These cars have some indication of being affiliated with a law enforcement agency, such as red/blue light boxes on the rear counter or inside the grille.

The license plates are standard state plates from Virginia, Maryland and the District -- certainly not government plates of any description. Clearly, the state patrol cars leave them alone.

The drivers are usually in typical business attire. Near as I can tell, they are really just federal employees who are on their way to work. I know that the rest of our dedicated federal employees arrange their commutes to either beat the rush or use the HOV lanes appropriately, or endure the traffic.

Those of us who do carpool get tired of seeing others ignore the law and drive down the HOV lanes. Why should we feel differently toward these federal employees, whatever agency they work for?

Bob Acker

Ashburn

I can sympathize with your frustration. But drivers of police vehicles are given an exemption from HOV restrictions. It doesn't matter if they are responding to an emergency or just commuting.

I'd focus instead on the bigger problem in HOV lanes: the run-of-the-mill cheaters. They are the ones who bollix up the lanes.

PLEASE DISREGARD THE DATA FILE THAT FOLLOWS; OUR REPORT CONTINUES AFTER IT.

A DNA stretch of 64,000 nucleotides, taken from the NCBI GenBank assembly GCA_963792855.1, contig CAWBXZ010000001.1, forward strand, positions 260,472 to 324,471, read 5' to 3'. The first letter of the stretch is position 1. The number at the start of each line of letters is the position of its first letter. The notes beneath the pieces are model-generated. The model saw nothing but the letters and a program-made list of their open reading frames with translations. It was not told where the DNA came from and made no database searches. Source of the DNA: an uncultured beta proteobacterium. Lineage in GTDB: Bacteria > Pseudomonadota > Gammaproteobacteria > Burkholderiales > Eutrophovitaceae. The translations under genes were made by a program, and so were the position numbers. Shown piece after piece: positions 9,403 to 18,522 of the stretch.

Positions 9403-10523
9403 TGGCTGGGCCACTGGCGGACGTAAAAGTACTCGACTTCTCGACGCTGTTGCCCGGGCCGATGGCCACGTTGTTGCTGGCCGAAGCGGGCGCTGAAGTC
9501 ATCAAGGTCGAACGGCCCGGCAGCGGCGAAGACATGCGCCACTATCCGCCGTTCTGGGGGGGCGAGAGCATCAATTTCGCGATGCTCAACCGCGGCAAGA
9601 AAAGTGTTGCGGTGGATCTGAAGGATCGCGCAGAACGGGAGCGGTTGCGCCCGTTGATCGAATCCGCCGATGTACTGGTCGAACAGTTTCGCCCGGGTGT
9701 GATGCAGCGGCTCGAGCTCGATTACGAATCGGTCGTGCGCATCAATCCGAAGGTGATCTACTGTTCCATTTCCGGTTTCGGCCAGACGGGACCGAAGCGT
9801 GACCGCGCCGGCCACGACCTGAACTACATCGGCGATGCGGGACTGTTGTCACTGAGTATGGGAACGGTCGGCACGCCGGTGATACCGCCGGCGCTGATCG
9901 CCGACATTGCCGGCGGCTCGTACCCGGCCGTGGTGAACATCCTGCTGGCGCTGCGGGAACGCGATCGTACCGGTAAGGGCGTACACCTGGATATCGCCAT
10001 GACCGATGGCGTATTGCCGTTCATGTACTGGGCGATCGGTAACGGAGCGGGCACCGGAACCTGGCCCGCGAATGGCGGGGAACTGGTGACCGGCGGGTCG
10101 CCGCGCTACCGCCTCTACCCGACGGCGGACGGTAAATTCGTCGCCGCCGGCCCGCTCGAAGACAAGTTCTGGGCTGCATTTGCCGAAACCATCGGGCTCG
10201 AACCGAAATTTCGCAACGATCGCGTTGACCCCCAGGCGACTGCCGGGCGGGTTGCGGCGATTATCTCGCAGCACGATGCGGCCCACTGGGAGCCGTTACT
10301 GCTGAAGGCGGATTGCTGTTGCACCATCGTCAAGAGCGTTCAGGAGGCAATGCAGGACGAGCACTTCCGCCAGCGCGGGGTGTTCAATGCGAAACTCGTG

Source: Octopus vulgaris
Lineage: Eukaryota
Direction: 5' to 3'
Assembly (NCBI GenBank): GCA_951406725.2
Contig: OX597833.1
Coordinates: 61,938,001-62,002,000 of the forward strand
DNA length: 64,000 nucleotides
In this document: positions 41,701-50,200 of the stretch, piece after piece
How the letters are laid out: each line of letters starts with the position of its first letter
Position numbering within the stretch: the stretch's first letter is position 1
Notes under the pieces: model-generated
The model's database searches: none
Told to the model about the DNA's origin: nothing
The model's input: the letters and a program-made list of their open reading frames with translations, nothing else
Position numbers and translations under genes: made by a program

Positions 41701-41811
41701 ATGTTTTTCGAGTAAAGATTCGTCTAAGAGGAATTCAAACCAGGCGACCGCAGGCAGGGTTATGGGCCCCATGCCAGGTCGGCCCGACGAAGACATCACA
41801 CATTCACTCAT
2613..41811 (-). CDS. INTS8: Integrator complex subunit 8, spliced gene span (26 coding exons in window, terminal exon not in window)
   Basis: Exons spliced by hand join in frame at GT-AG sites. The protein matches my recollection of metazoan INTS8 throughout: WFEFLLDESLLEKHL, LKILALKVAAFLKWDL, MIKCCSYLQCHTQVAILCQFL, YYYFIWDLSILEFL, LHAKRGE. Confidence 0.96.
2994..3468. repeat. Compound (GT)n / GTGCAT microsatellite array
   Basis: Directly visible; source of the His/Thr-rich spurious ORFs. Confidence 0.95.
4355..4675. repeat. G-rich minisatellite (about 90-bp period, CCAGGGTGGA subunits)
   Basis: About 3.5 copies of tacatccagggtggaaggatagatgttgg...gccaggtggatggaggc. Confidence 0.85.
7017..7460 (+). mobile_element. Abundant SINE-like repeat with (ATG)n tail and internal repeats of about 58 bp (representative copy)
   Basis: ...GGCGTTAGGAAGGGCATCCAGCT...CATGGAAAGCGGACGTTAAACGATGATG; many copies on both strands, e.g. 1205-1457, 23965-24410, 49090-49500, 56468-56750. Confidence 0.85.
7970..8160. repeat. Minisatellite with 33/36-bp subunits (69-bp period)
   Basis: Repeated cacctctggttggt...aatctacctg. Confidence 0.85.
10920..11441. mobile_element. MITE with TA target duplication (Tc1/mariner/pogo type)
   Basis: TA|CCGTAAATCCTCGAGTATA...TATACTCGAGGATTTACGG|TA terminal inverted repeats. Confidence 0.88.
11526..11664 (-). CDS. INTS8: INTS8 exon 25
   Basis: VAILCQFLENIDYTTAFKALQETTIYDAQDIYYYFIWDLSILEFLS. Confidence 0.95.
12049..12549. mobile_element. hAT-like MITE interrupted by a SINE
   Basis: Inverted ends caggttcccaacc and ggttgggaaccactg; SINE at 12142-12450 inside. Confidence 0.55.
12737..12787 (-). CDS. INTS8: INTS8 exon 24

The General Assembly needs to increase the fine to several hundred dollars per offense. I haven't heard of this being considered in the current session. Too bad.

Dulles to the Rescue

Dear Dr. Gridlock:

You've surely heard many stories of woe stemming from the great blizzard of February. I'd like to share a positive story with you.

My wife, 18-month-old daughter and I arrived into Dulles International Airport on Feb. 16 at 3:30 p.m., in the height on the snowstorm. We were on a Swissair flight from Zurich, one of the handful of flights to land on Dulles's single open runway that day.

We spent three -- yes, three -- hours in the airport waiting for our bags to arrive, because the baggage cart was stuck in the snow, and because customs agents wouldn't allow passengers to leave without our bags. The agents finally relented, and we headed out of the airport at 7:15 p.m., fatigued from the trip and the long wait and worried about our prospects of getting home to Arlington.